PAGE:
14. 4 out of 5

    Misfits farm

    A wonderful, delightful trip into the world of fantasy. Great characters that come alive as the tale weaves it merry way. All the things we love about this genre- differing character types, dragons, heroines and more. I love the interaction between the main characters and there jests at each other’s “breed”. How teach has strengths and weaknesses, tales to tell and beliefs of their own. I also love the couple of ethical sentences intermingled amongst the story- “’tis humans who destroy more than A wonderful, delightful trip into the world of fantasy. Great characters that come alive as the tale weaves it merry way. All the things we love about this genre- differing character types, dragons, heroines and more. I love the interaction between the main characters and there jests at each other’s “breed”. How teach has strengths and weaknesses, tales to tell and beliefs of their own. I also love the couple of ethical sentences intermingled amongst the story- “’tis humans who destroy more than they realise”….So true. Fantasy is not usually my “thing” but having enjoyed the first book I was honoured to be asked to review the second. This book will stand alone but better enjoyed having read the first to understand the characters, their relationship to each other and their skills (or lack of!). A light hearted fantasy tale to make you smile along the way intermingled with the realms of fantastical creatures and lands. A book that could be enjoyed by both children and adults. I was given an ARC of this book in exchange for an open and honest review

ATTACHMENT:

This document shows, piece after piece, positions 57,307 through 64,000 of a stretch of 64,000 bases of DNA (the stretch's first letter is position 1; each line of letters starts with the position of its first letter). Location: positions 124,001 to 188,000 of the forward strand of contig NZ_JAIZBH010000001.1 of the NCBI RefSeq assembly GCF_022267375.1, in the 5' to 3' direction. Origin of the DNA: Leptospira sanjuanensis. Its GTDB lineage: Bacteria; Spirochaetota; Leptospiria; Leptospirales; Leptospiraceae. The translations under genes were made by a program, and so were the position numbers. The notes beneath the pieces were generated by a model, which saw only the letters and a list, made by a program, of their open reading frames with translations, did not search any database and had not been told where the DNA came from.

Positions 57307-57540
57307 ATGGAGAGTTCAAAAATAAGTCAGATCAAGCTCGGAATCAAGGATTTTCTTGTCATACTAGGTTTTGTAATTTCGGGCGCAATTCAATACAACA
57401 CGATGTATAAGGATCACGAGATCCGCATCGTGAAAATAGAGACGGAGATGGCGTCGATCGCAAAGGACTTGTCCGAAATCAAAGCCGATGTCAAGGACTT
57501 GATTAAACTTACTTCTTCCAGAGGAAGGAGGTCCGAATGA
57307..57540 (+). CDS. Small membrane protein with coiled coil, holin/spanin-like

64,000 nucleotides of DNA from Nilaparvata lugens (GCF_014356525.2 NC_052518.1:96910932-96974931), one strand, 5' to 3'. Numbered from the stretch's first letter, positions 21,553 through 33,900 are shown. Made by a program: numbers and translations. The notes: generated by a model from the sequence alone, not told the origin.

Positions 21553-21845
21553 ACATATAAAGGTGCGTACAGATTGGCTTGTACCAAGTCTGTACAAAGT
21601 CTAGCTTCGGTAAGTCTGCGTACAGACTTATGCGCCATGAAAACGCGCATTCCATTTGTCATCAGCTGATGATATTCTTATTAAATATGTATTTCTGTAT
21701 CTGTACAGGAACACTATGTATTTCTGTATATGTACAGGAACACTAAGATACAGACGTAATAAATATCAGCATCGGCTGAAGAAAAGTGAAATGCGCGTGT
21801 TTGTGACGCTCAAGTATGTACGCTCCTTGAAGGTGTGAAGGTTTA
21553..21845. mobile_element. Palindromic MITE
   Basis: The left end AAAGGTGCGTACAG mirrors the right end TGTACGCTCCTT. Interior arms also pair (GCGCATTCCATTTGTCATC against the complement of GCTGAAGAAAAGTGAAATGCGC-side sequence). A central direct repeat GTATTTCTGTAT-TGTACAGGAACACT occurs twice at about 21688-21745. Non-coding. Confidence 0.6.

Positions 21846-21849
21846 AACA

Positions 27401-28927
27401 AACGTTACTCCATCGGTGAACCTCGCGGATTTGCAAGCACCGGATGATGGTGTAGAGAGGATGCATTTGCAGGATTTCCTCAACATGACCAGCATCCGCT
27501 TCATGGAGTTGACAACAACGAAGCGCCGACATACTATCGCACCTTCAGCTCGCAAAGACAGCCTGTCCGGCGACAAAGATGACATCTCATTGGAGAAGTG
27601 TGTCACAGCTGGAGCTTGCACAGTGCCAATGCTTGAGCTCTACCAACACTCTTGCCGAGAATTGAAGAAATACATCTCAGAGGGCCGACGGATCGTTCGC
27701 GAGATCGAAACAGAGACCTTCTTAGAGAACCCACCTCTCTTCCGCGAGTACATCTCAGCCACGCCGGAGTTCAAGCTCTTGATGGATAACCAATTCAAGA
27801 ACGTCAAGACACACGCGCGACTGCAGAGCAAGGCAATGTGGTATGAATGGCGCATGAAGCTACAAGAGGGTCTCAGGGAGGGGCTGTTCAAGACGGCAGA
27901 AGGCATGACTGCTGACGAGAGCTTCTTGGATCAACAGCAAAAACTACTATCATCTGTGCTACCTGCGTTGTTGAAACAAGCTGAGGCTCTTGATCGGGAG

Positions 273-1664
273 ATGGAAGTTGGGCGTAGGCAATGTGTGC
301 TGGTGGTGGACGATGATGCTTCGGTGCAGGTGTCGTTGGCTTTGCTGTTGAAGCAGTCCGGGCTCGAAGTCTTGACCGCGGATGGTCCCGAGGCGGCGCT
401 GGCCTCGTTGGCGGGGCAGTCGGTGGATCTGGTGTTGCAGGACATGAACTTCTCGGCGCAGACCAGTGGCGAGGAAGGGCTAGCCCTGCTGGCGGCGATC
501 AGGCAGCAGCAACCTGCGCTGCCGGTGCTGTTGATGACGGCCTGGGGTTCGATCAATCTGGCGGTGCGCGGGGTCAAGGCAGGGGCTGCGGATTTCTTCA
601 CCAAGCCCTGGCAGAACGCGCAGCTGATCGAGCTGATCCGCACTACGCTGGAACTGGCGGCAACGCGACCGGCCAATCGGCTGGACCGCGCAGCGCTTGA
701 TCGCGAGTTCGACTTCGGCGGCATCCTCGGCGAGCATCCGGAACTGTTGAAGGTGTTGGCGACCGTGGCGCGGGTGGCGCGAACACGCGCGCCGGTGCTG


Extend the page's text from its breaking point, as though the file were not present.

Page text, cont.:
15. 5 out of 5

    Dawn

    I received a free copy of this book from the author in exchange for an honest review. When I enjoy the first book in a series, starting the second always makes me nervous. Will it be more of the same? Will the story move and the characters develop? Will it be as good? "The Verkreath Horror" follows on from "The Last Dragon Slayer" (which is the first book in the "Deathsworn Arc" series, and it surpassed my expectations. The story develops superbly, making this a much faster read than book 1. The ch I received a free copy of this book from the author in exchange for an honest review. When I enjoy the first book in a series, starting the second always makes me nervous. Will it be more of the same? Will the story move and the characters develop? Will it be as good? "The Verkreath Horror" follows on from "The Last Dragon Slayer" (which is the first book in the "Deathsworn Arc" series, and it surpassed my expectations. The story develops superbly, making this a much faster read than book 1. The characters naturally become fuller and richer. As with book 1, I had problems with some typos, punctuation errors, and even some missing words on occasion, but none of that is enough to mark the book down. 5 stars - no question.

  16. 5 out of 5

    Larry B Gray